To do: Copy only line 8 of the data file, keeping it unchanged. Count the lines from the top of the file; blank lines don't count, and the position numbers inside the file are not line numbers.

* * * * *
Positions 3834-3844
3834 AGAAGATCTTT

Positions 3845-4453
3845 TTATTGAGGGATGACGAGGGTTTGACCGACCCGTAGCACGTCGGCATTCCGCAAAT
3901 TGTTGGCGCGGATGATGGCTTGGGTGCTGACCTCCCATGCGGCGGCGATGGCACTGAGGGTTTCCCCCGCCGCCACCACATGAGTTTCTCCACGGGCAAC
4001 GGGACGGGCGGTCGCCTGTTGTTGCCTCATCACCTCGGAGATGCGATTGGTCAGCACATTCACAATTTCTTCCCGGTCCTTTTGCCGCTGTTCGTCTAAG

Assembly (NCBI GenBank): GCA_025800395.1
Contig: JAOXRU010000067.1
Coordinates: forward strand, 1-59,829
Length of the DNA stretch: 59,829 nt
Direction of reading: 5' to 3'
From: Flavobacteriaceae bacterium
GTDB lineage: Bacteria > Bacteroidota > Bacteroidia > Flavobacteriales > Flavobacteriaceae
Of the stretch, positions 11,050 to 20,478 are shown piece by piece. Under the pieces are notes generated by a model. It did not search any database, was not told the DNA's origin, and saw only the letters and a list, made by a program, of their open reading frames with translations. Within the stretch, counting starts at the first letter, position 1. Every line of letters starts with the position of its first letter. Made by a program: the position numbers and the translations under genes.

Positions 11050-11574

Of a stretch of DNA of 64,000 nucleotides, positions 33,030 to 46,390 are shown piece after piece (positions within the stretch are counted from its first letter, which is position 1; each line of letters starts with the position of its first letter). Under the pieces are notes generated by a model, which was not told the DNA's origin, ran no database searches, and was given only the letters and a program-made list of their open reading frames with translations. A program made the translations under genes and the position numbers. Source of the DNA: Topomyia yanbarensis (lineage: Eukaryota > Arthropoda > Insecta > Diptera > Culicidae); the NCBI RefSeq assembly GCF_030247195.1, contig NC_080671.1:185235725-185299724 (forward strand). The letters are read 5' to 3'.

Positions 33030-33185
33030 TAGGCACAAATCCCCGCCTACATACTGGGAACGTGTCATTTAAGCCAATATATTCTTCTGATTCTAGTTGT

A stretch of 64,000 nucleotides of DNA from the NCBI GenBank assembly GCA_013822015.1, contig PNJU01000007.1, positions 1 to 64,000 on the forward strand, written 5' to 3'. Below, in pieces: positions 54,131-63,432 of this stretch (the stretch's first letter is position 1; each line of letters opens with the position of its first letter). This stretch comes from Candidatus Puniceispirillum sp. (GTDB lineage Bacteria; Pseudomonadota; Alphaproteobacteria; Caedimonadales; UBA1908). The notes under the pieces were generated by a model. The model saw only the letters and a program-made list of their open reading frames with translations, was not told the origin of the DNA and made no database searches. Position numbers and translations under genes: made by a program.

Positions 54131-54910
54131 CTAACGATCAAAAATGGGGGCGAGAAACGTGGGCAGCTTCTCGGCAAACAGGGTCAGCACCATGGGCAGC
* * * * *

Contig: JAOXRU010000067.1